Who Developed The Idea Of Cultural Landscape?

Geographer Otto Schlüter is credited with having first formally used “cultural landscape” as an academic term in the early 20th century.

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Carl O. SauerThis was led by the "father of cultural geography" Carl O. Sauer of the University of California, Berkeley. As a result, cultural geography was long dominated by American writers.

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the National Park ServiceCultural Landscape Definitions As defined by the National Park Service, a Cultural Landscape is a geographic area, including both cultural and natural resources and the wildlife or domestic animals therein, associated with a historic event, activity, or person, or that exhibits other cultural or aesthetic values.

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Otto SchlüterAnswer:

As an academic term, cultural landscape goes back to Friedrich Ratzel (1895–1896), and was in frequent use among other German geographers in the early 20th century. The term was introduced to the English-speaking world by Carl O. Sauer (1925) and became central in the work of the Berkeley school of geography.

Answer:

Geographer Otto Schlüter is credited with having first formally used “cultural landscape” as an academic term in the early 20th century. In 1908, Schlüter argued that by defining geography as a Landschaftskunde (landscape science) this would give geography a logical subject matter shared by no other discipline.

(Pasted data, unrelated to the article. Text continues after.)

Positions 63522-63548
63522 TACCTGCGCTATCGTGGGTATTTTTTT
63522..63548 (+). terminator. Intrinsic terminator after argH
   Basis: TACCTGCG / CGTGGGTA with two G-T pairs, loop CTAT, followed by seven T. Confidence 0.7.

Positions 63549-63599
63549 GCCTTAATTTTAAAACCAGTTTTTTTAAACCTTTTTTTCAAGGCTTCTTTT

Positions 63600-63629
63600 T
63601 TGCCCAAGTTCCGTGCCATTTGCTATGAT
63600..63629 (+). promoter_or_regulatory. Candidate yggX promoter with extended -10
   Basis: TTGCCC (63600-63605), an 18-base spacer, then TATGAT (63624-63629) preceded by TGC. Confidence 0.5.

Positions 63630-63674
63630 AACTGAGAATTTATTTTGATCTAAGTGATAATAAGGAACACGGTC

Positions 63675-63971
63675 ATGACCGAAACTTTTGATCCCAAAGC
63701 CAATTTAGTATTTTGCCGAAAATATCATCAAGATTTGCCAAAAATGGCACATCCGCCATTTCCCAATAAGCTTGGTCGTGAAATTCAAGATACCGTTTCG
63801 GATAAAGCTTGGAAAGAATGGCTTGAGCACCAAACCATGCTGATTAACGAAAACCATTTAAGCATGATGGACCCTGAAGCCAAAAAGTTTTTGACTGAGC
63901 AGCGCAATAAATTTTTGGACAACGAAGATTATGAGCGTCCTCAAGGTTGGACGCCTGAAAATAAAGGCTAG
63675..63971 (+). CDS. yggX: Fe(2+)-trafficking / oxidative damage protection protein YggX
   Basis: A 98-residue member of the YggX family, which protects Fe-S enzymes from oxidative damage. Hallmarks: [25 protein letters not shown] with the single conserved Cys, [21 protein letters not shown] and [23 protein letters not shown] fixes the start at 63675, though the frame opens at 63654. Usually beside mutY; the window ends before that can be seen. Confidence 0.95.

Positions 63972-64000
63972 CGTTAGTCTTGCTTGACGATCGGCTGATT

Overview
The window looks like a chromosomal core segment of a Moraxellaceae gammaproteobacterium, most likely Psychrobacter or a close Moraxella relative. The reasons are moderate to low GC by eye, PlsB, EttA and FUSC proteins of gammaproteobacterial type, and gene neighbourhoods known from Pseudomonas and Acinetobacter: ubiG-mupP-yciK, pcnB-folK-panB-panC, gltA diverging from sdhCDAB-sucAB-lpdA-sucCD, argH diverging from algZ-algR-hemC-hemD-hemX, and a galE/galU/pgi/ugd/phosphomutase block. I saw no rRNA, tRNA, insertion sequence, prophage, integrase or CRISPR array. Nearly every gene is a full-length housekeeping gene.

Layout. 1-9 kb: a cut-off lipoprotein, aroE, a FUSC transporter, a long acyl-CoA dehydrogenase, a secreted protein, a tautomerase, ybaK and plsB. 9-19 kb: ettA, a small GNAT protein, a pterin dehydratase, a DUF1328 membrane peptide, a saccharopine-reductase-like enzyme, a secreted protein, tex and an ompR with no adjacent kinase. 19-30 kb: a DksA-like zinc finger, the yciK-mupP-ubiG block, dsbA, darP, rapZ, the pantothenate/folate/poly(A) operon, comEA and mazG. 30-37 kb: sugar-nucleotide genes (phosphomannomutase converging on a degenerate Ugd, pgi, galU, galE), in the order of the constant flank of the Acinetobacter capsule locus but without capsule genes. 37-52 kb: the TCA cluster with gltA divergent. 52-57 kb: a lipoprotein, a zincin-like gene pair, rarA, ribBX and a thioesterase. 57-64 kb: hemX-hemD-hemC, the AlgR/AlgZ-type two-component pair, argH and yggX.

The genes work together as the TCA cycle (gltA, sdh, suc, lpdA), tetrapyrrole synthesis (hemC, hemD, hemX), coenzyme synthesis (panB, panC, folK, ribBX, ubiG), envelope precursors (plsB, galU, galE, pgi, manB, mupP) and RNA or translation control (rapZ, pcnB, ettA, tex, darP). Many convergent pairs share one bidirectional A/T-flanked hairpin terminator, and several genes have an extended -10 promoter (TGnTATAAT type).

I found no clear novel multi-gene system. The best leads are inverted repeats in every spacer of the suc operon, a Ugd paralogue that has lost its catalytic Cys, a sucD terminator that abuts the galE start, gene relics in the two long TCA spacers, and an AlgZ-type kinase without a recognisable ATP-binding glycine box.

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Frequently Asked Questions

Who discovered cultural landscape?

Otto SchlüterThe geographer Otto Schlüter is credited with having first formally used "cultural landscape" as an academic term in the early 20th century. In 1908, Schlüter argued that by defining geography as a Landschaftskunde (landscape science) this would give geography a logical subject matter shared by no other discipline.

What makes a landscape a historic vernacular landscape?

Historic Vernacular Landscape—a landscape that evolved through use by the people whose activities or occupancy shaped that landscape. Through social or cultural attitudes ofan individual, family or a community, the landscape reflects the physical, biological, and cultural character of those everyday lives.

How is the landscape related to our sense of place?

Landscape can therefore be seen as a cultural construct in which our sense of place and memories inhere. Critical to this has been the increasing attention given to the study of cultural landscapes, even to the extent of recognition in 1992 of World Heritage Categories of outstanding cultural landscapes.

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